Association of Coronary Anatomical Complexity With Clinical Outcomes After Percutaneous or Surgical Revascularization in the Veterans Affairs Clinical Assessment Reporting and Tracking Program | Cardiology | JAMA Cardiology | JAMA Network
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Figure 1.  Correlation of the Automatically and Manually Computed VA SYNTAX Score of Anatomical Complexity and Bland-Altman Plot of Differences
Correlation of the Automatically and Manually Computed VA SYNTAX Score of Anatomical Complexity and Bland-Altman Plot of Differences

The SYNTAX (Synergy Between Percutaneous Coronary Intervention With Taxus and Cardiac Surgery) score was adapted from data in the Veterans Affairs (VA) Healthcare System to derive the VA SYNTAX score. The VA SYNTAX score was calculated automatically and compared to a manual calculation of the SYNTAX score.12 A, A positive correlation was found between the automatically calculated and manually computed score for a random selection of angiograms (R = 0.683). Solid line represents the linear association between manually computed and automatically calculated score; dotted lines, 95% CIs for this association. B, No systematic bias was found in differences between manually calculated SYNTAX scores and automatically calculated VA SYNTAX scores across levels of anatomical complexity. Solid lines represent the mean difference between manually computed and automatically calculated scores; dotted lines, ±1.96 SDs of this mean difference. ICC indicates intraclass correlation.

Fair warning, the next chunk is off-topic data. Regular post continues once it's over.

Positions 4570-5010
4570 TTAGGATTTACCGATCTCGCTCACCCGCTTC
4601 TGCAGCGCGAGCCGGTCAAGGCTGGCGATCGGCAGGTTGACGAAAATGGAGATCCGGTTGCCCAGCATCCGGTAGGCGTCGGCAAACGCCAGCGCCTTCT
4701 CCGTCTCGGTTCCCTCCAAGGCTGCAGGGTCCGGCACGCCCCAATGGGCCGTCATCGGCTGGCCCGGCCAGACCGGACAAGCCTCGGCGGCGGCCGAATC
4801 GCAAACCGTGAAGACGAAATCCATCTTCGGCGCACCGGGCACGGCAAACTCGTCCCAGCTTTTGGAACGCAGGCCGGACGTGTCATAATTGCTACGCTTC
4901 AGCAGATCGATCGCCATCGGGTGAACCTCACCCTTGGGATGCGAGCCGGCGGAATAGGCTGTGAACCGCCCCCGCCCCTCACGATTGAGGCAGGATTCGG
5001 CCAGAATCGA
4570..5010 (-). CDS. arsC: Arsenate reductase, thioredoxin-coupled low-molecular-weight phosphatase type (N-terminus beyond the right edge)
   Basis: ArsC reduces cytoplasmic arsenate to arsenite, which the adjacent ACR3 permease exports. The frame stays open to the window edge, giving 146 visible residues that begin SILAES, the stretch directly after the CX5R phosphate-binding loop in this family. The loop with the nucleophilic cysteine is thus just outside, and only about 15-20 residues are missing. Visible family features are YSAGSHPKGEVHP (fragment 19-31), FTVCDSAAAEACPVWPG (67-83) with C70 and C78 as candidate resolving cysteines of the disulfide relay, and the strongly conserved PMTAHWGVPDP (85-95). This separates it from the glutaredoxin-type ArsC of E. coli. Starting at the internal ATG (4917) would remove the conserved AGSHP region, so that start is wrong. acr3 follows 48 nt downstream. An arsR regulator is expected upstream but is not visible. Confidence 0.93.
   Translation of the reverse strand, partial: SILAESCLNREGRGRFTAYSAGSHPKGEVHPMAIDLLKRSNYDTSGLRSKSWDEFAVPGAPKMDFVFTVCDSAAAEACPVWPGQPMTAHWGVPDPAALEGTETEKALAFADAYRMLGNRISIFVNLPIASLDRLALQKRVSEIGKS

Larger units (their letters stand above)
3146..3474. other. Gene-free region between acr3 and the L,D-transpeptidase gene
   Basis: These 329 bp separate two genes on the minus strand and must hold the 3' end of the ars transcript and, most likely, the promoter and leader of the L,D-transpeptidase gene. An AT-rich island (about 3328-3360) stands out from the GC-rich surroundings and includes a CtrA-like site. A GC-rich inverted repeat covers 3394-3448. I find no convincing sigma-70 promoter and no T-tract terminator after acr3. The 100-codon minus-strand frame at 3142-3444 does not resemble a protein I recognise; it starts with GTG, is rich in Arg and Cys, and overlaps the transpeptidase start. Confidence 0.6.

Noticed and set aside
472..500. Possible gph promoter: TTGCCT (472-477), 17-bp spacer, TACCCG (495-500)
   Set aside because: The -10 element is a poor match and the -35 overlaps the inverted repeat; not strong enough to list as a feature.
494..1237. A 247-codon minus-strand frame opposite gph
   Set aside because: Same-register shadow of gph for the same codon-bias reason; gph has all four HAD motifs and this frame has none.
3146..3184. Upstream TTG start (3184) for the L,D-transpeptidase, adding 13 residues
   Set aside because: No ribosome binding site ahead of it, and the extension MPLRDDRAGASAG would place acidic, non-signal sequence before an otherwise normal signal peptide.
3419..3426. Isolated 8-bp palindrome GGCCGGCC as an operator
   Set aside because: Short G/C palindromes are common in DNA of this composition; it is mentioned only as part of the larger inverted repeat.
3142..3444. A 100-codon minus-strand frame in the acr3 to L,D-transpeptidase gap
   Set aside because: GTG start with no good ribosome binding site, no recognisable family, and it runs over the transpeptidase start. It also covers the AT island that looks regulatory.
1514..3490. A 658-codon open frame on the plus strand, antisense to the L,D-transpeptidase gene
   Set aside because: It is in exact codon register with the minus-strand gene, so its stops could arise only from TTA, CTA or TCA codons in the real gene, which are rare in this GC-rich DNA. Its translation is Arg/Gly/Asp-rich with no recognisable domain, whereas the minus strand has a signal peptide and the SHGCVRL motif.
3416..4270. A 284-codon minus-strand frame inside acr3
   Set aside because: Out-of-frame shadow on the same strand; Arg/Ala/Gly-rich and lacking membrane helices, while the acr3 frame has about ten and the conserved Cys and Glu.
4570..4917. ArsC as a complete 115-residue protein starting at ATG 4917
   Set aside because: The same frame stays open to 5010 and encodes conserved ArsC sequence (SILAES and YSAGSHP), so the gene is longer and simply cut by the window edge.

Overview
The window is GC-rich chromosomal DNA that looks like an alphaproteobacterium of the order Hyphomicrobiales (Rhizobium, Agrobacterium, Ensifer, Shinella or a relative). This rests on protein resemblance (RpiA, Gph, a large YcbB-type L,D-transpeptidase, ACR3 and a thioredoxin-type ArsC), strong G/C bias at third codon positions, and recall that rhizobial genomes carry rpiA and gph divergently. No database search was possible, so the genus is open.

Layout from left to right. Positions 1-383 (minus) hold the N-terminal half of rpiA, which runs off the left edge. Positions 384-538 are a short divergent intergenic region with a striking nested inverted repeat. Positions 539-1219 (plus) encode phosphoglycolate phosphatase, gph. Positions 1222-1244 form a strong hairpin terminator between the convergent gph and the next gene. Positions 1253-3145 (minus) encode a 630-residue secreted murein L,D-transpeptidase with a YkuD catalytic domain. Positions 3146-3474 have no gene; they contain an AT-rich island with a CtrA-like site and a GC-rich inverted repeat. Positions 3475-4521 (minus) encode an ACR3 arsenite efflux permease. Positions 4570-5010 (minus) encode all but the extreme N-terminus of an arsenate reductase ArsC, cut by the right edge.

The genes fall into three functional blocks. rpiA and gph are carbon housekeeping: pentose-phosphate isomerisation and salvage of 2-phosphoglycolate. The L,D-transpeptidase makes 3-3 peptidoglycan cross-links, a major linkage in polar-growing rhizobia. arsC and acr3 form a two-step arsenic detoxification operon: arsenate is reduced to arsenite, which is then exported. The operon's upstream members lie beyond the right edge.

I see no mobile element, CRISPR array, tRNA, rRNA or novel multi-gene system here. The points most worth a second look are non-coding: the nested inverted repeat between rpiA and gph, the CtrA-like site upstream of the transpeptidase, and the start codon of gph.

Figure 2.  Adjusted Hazard Ratios for Composite Major Adverse Cardiac and Cerebrovascular Events (MACCEs) and Individual Event Outcomes
Adjusted Hazard Ratios for Composite Major Adverse Cardiac and Cerebrovascular Events (MACCEs) and Individual Event Outcomes

Outcomes were measured after percutaneous coronary intervention (PCI) and coronary artery bypass grafting (CABG) as a function of the Veterans Affairs (VA) SYNTAX (Synergy Between Percutaneous Coronary Intervention [PCI] With Taxus and Cardiac Surgery) score. As demonstrated, there is a strong association between increased SYNTAX score (adapted from data in the Veterans Affairs [VA] Healthcare System to derive the VA SYNTAX score) and MACCEs among patients undergoing PCI, whereas the hazard for MACCEs remains relatively unchanged with increasing scores for patients undergoing CABG.